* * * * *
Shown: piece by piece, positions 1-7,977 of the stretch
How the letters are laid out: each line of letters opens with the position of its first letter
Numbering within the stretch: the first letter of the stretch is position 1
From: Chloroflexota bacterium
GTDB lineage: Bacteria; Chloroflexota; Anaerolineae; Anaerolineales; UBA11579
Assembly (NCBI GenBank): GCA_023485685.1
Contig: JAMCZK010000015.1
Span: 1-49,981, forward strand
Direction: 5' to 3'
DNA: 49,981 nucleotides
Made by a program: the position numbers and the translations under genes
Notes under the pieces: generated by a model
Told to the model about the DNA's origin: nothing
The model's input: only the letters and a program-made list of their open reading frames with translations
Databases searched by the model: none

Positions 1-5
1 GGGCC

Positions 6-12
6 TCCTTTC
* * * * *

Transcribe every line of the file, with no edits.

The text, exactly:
Shown: piece by piece, positions 1-7,977 of the stretch
How the letters are laid out: each line of letters opens with the position of its first letter
Numbering within the stretch: the first letter of the stretch is position 1
From: Chloroflexota bacterium
GTDB lineage: Bacteria; Chloroflexota; Anaerolineae; Anaerolineales; UBA11579
Assembly (NCBI GenBank): GCA_023485685.1
Contig: JAMCZK010000015.1
Span: 1-49,981, forward strand
Direction: 5' to 3'
DNA: 49,981 nucleotides
Made by a program: the position numbers and the translations under genes
Notes under the pieces: generated by a model
Told to the model about the DNA's origin: nothing
The model's input: only the letters and a program-made list of their open reading frames with translations
Databases searched by the model: none

Positions 1-5
1 GGGCC

Positions 6-12
6 TCCTTTC